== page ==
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The Tuscan Formation

Tuscan Formation cliffs in Bidwell Park

The Tuscan formation consists of a series of layers deposited by streams and mudflows between 2 and 4 million years ago. The mudflows spread out over the area burying older rock, filling low areas and gradually building a flat subdued landscape. The Tuscan Formation is characterized by:

  • Four million year old volcanic ash horizon at the bottom of the formation
  • Lower portion consisting primarily of reddish brown sandstone
  • Upper portion consisting of interbedded conglomerates and volcanic breccias
  • The layers within the formation are nearly horizontal

Rock Types


The lower portion of the formation is a fine to medium grained sandstone with a volcanic ash horizon at the very bottom that is 4 million years old. The sand was deposited in fine layers; some of which contain mud cracks. Mudcracks tell us that the sediment underwent times of wetting and drying. This basal sandstone also contains fossils of pinecones and other woody debris, which suggests that the climate was similar to today.

Breccia and Conglomerate

The upper portion of the Tuscan Formation is dominated by alternating thick beds of breccia and conglomerates. These sedimentary rock beds form the cliffs that cap the rims of the canyons. Both the breccias and the conglomerates are sedimentary rocks that consist of a mix of large and small particles. The particles that make up the rocks are volcanic indicating the source are for the particles was a volcanic terrain.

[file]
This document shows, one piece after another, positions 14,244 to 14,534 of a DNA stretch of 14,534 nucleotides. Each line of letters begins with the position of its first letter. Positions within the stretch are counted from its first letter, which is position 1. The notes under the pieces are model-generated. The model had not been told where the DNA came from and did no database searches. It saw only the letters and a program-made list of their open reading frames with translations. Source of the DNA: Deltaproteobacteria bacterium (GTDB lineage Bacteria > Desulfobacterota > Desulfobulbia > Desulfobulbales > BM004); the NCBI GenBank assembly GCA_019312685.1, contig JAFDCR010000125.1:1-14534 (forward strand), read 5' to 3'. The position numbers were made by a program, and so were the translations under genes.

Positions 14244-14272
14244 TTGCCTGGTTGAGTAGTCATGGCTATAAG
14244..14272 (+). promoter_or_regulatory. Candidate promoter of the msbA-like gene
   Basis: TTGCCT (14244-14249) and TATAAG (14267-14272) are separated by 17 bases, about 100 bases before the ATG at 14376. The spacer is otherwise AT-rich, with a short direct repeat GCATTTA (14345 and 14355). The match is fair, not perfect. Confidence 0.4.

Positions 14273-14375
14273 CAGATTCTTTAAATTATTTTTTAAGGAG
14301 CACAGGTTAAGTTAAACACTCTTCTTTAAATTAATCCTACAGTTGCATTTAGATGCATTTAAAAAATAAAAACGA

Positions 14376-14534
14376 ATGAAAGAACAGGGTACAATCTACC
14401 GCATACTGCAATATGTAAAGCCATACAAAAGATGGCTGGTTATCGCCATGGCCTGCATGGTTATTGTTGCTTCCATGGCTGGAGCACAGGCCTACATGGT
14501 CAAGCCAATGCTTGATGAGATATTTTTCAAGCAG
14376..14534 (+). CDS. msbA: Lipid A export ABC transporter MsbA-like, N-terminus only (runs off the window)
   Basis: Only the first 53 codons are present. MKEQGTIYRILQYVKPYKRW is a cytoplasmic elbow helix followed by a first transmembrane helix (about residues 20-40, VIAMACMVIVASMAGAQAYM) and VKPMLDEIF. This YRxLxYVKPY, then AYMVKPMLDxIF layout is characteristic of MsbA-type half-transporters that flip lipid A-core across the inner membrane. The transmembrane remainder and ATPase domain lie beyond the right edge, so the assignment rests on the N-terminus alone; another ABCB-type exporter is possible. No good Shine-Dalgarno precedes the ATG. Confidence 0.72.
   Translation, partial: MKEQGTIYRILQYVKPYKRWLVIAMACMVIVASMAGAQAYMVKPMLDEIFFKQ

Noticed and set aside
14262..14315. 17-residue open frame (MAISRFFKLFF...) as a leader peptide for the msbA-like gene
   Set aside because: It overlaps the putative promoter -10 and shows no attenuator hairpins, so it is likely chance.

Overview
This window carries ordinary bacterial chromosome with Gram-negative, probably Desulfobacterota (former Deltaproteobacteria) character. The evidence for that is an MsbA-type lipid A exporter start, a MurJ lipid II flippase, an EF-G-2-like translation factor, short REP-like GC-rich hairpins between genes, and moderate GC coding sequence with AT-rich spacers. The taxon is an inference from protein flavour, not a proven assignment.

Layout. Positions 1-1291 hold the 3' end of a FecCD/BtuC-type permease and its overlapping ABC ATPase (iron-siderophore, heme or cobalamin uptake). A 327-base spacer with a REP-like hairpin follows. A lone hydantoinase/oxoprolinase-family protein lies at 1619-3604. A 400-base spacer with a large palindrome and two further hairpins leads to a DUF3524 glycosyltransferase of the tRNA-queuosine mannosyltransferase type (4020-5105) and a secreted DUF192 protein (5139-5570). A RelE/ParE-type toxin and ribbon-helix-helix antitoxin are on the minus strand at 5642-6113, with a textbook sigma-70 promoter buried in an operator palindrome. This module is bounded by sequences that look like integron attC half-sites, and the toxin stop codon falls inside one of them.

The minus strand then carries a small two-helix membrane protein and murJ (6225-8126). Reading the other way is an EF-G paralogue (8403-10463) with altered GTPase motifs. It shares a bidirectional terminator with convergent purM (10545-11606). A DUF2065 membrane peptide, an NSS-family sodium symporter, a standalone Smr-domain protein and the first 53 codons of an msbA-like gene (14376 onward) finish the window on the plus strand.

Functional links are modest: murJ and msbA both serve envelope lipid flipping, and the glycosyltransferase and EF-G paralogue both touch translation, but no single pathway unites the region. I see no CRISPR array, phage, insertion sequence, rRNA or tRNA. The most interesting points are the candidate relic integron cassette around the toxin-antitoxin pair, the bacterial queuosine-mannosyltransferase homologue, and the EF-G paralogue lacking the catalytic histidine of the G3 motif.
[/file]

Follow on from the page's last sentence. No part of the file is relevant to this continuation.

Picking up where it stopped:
Breccia in the Tuscan Formation

The breccias have a unique texture in that the large particles are angular and are completely surrounded by finer particles. This indicates that once the transportation mechanism began to slow down the large particles did not have an opportunity to settle to the bottom. The conclusion is that the breccia deposits represents mudflows that moved into the Chico area as thick slow moving slurries. These mudflows covered the land, buried the vegetation and filled stream valleys. In time the surface of the mudflow developed a new growth of pine forest and grasslands and the area recovered. The fossilized woody material found in the volcanic mudflows indicates the climate was similar to today.

Conglomerate in the Tuscan Formation

Streams also reestablished their channels on top of the mudflows. These streams eroded the tops of the mudflows and re-deposited the materials as stream gravels. The stream gravel deposits are now represented in the rock record as conglomerates. The large particles were rounded as they tumbled down the streambed and when the stream slowed the large particles quickly settled to the bottom. The conglomerates consist of rounded boulders all touching each other and the voids between the boulders are filled with finer materials. An additional indicator of stream flow direction is the presence of crossbedding within the stream deposits. Cross bedding indicates the streams flowed towards the west, which is similar to the flow direction of modern streams.

Often the streams would abandon their channels and the gravel deposits would be exposed to weathering. The top of the gravel deposit would develop soils and plants would start to grow. Some conglomerate beds have paleosoil horizons at the top of the beds and relic root structures can be found in the clay rich horizon.

This sequence of deposition from breccia to conglomerate repeats itself often in the upper Tuscan Formation. It represents the repetitive cyclic character of the deposition regime in the area from mudflow to eroded mudflow to stream deposits.


With the exception of Quaternary sediments, the Tuscan formation is one of the youngest formations in the northern California foothills. As a result, the Tuscan formation mud flows are exposed in wide areas of the lower foothills and overlay many different types of rocks. Of the sites visited in this field trip, the Tuscan formation occurs at Bidwell Park and Pentz (view map).